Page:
A verb that follows pleje always uses the infinitive (kind of like "I love to swim" in English). In Danish "pleje" is a verb (like in past tense plejede at translates to used to but in Danish this form is also used in present tense) and not being a modal verb, the second verb usually needs to change for it to sound right (in this case the "at-infinitive"). Sorry if that was a bit confusing, but basically "pleje" is a verb and so, in this case, the secondary verb that follows it uses the at-infinitve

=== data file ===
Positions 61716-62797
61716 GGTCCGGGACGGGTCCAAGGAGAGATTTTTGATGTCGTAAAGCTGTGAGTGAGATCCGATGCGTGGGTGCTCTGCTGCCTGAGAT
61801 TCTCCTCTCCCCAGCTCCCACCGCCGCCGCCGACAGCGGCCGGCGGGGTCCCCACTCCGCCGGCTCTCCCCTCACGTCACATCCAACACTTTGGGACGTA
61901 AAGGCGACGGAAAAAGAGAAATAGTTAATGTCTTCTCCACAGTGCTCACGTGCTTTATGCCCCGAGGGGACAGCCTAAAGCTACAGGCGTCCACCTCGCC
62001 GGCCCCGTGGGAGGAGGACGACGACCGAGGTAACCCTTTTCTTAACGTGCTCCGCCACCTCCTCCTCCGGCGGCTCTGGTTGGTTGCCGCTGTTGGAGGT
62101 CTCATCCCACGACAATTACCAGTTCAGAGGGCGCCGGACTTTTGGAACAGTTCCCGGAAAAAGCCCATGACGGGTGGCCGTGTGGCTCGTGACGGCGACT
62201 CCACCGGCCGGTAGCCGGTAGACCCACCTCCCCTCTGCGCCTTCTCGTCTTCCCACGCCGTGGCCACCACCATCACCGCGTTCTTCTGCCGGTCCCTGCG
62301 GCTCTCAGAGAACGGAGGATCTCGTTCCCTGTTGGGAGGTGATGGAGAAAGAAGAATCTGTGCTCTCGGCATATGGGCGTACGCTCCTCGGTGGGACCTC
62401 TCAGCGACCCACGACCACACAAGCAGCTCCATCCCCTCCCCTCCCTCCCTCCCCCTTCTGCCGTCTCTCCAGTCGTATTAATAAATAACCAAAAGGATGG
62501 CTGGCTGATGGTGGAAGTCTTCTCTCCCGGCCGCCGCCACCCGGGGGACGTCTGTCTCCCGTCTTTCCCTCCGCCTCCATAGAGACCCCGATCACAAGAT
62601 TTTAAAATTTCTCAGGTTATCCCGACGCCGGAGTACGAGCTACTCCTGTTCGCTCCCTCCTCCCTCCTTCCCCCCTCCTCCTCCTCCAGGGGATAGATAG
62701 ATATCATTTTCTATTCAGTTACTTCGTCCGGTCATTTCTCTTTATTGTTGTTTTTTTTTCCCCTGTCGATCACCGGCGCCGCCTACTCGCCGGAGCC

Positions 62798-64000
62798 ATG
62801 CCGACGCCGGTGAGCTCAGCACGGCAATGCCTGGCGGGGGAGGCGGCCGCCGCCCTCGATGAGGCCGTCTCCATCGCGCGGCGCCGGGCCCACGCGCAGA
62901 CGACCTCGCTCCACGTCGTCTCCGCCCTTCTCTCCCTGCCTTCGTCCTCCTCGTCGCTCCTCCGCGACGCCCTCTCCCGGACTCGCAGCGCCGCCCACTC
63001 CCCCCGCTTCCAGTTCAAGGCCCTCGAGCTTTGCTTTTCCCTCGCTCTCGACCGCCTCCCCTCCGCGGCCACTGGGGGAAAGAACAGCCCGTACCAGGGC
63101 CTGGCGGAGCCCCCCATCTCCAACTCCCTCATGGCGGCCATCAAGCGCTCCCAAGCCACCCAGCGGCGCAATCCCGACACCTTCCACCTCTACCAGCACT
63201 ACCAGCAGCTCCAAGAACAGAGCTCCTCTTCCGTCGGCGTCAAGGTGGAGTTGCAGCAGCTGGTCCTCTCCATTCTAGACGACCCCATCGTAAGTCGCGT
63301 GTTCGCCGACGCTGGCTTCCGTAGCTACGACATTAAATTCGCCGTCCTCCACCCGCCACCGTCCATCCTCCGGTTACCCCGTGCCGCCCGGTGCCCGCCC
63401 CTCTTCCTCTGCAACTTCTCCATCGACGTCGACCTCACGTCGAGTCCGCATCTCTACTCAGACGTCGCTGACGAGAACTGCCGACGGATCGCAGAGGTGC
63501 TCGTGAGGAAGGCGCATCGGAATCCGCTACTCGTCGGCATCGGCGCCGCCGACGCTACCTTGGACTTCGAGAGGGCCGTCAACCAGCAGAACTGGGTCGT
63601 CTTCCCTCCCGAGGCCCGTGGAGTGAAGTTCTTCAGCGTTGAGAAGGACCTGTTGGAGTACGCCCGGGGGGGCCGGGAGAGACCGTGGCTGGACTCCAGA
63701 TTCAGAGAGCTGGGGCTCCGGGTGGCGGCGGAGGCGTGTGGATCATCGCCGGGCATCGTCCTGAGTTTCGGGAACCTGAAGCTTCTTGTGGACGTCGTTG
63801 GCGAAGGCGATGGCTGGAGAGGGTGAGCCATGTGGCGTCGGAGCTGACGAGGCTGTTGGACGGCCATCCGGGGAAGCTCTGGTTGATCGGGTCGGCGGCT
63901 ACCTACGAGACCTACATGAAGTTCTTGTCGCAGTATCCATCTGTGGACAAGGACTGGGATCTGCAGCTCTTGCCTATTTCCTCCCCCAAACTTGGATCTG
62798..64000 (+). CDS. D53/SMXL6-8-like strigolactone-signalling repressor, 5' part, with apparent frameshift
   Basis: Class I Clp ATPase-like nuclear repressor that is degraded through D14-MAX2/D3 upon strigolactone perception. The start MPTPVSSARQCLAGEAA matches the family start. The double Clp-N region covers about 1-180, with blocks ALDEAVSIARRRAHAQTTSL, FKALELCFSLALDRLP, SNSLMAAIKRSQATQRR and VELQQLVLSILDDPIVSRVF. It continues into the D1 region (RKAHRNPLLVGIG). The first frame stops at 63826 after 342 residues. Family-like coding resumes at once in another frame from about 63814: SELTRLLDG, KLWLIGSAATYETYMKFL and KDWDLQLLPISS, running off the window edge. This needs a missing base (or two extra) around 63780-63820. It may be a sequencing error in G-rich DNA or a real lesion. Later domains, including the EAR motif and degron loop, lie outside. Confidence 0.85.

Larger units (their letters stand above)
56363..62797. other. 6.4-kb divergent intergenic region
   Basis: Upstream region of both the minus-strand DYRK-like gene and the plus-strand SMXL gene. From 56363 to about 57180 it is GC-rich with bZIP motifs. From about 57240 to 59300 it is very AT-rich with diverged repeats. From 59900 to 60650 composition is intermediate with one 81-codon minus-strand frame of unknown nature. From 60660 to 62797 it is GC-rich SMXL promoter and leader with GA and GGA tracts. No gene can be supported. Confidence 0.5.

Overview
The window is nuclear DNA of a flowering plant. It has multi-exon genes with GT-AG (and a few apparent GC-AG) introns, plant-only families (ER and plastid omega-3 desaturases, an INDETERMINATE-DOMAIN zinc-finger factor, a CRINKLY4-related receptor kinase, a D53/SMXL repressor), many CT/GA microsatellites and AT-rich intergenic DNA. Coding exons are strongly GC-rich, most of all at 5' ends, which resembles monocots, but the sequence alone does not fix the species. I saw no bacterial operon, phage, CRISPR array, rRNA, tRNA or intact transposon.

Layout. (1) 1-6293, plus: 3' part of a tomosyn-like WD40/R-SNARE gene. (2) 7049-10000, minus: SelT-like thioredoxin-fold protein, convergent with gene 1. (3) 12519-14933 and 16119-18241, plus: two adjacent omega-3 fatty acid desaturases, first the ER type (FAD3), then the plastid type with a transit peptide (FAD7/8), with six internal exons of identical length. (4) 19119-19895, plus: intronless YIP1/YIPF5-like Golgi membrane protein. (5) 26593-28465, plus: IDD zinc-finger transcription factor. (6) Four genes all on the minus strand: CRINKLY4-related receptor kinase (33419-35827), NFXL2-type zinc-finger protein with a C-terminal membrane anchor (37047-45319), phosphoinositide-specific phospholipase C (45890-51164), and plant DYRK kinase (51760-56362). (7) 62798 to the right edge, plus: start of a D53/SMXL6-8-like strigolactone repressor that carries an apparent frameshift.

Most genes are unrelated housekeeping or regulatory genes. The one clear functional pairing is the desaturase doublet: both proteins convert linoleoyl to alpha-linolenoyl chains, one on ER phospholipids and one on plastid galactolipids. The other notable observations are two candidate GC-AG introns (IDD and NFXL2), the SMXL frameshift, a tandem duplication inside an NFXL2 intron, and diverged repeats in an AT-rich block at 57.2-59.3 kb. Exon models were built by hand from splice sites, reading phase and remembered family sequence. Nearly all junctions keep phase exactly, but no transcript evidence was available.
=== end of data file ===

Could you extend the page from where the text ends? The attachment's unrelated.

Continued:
You can say "He is used to swimming" in English, but that's slightly different.
English simply doesn't have a common construction that matches the use of "at pleje" well, but you might find a way if you translate pleje: it means "to take care of" or "to tend to". And there you go: you could say "He tends to swim." A bit old-fashioned, but it's an okay translation.